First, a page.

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Mainland Affairs Council

History

Remarks at the Meeting with Qian Qichen

Koo Chen-fu
Chairman
Straits Exchange Foundation , Republic of China
October 18, 1998

Thank you, Mr. Qian, for your precious time to meet with us. Before our delegation returns to Taiwan tomorrow, I would like to thank your side for having carefully arranged our trip here and making it possible for me to once again visit the places I have not seen for 50 years as well as to have the opportunity to exchange views on the future development of cross-strait relations. For this, I would like to express to you my heartfelt appreciation.

Our visits to Peking University and the Palace Museum yesterday morning have left me profoundly touched. Both Taiwan and the mainland share the same lineage and a common culture. Likewise, we should both hold common expectations and move in the same direction while seeking the welfare of the entire Chinese population.

In our ten years of exchanges, cross-strait relations have advanced noticeably, particularly with regard to civilian contacts. However, quite a number of difficulties and obstacles remain. Why is this so? In the final analysis, their origin lies in the mainland authorities' denial of one simple fact, which is the existence of the Republic of China. When the Chinese were defeated in the Sino-Japanese war of 1894-1895, the Manchu government ceded Taiwan to Japan. Taiwan was returned to the Republic of China, founded in 1912, according to the Potsdam Declaration after the Second World War. Beginning in 1949, the two sides of the Taiwan Strait have been ruled by different entities. Neither side has ever exercised its power of jurisdiction over the other. A "China under divided rule" is a fact that defies denial. On our part, we recognized this reality as early as 1991 and have since viewed cross-strait relations in a new light. We have also taken a series of goodwill measures. We have announced the termination of the Period of National Mobilization for Suppression of the Communist Rebellion and renounced the use of military force in the handling of cross-strait issues. We have made pragmatic adjustments in political, economic, military and legal affairs to adapt to new cross-strait developments. We have also expanded exchanges and engaged in positive consultations to make a concrete contribution to peace in the Taiwan Strait. However, the mainland has yet to make a positive response to all our efforts. Instead, it has refused to accept the historical fact that the two sides are under "divided rule." It has also denied the existence of an important political and economic entity--the Republic of China. Not only has it devised all sorts of means to suppress us internationally, its visitors to the island have not given due respect to existing institutions on Taiwan. All these have intensified our people's negative feelings and become an obstacle to the further development of cross-strait relations.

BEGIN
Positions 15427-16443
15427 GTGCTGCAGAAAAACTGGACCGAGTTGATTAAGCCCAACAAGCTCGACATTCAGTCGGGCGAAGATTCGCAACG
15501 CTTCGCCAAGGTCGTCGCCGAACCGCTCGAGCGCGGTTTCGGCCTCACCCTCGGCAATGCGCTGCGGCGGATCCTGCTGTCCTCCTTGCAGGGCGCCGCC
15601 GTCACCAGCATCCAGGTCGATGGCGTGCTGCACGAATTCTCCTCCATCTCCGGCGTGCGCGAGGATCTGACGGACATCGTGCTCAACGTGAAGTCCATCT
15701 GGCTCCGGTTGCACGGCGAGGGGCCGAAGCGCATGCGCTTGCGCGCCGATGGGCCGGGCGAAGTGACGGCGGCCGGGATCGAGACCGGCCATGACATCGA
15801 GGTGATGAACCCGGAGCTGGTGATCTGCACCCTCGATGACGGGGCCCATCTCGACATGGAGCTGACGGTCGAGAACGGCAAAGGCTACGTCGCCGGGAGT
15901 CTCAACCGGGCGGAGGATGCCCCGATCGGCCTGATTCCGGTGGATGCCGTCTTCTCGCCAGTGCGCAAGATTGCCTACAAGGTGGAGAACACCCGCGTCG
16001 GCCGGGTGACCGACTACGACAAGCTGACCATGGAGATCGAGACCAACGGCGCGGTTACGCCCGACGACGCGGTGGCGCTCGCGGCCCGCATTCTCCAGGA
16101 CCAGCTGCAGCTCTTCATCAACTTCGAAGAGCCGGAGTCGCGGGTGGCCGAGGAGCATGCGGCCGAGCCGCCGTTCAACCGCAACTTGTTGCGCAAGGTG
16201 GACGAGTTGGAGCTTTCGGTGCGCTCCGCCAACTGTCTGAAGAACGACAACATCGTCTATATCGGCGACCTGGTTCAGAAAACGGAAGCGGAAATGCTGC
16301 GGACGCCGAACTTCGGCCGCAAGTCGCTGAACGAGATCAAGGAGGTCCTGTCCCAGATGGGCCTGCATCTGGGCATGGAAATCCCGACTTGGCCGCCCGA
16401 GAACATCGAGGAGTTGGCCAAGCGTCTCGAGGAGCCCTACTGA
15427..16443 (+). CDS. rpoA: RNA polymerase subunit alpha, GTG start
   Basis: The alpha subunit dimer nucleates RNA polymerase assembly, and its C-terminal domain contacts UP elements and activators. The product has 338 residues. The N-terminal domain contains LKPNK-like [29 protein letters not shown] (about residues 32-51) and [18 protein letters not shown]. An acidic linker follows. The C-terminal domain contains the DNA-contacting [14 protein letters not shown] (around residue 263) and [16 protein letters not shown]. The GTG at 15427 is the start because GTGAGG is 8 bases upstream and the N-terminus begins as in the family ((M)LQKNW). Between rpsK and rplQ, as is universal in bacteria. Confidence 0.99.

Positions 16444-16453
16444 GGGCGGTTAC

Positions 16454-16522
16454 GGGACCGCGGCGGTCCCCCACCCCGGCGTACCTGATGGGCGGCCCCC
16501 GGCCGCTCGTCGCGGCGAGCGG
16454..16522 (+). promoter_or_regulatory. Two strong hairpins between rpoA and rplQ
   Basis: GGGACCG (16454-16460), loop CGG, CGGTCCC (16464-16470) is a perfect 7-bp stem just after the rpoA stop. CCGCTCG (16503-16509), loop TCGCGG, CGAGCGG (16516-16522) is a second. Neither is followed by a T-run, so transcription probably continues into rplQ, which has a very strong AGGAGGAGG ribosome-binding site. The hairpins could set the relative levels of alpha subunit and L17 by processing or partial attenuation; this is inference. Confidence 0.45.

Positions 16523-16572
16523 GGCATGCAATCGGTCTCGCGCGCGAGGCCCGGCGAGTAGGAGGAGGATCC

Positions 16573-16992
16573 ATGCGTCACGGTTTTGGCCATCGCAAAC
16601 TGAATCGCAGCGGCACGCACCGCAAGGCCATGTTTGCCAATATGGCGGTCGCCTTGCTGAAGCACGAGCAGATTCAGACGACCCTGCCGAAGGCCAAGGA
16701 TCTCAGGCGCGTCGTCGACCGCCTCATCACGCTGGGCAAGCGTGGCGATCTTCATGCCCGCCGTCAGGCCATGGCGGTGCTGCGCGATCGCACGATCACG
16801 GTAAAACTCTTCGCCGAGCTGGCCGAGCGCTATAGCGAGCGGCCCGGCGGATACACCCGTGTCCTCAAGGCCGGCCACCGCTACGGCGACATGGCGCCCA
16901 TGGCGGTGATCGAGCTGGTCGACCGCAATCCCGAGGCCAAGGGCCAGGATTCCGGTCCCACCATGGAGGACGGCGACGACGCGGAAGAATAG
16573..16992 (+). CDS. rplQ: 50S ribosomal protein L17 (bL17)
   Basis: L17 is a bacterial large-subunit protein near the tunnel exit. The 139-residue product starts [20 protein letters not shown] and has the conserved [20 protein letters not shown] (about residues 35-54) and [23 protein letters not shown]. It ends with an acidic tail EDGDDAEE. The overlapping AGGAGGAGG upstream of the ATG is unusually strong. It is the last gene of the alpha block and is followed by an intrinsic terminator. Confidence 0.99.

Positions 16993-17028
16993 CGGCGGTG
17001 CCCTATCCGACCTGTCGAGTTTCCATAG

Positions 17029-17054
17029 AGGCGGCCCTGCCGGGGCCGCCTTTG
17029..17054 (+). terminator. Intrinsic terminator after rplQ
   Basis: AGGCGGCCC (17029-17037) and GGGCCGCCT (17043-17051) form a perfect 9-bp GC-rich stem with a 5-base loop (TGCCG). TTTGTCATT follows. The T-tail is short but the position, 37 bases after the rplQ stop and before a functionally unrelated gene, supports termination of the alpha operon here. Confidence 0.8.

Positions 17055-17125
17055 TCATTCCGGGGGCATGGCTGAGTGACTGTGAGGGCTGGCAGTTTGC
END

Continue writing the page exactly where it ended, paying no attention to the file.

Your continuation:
In the post-Cold War era, the global trend has been to promote understanding through exchanges and resolve differences through consultation. Now that it has expanded its contact with the outside world, the mainland should take an open-minded approach and a positive outlook when dealing with cross-strait interactions in the world arena. Over the past 40-odd years, the people of Taiwan have worked side by side, diligently and vigorously, and have succeeded in creating a free, democratic and prosperous society. We have tried our best to play an active role in, and contributed our very best to the global community. Our accomplishments have naturally received worldwide respect and friendship. Therefore, we firmly believe that prior to the democratic reunification of China, Taiwan should have its own international presence, and cooperate with the mainland internationally. If the mainland deliberately and unilaterally presumes that the Republic of China does not exist, clearly there is no ground for political dialogue. It would only arouse negative feelings among the people of Taiwan and shake the foundation of mutual trust between the two sides. This is unfavorable to cross-strait development, and in reality prevents the two sides from advancing from divided rule toward paths that will bring them closer together.

We believe that the Chinese people on the two sides of the Taiwan Strait have many opportunities to cooperate in the international arena. The two sides can support each other and learn to work together. This will in no way interfere with the future democratic reunification of the country. Instead, it will increase the strength of the Chinese people in the global community. We hope that the two sides can participate together in international affairs for the sake of world peace and also terminate the zero-sum game as a first step toward ending mutual antagonism.

The Chinese are a peace-loving people. The two sides should share mutual respect and understanding and gradually improve relations through exchanges, cooperations and consultations, thereby creating favorable conditions for future democratic reunification.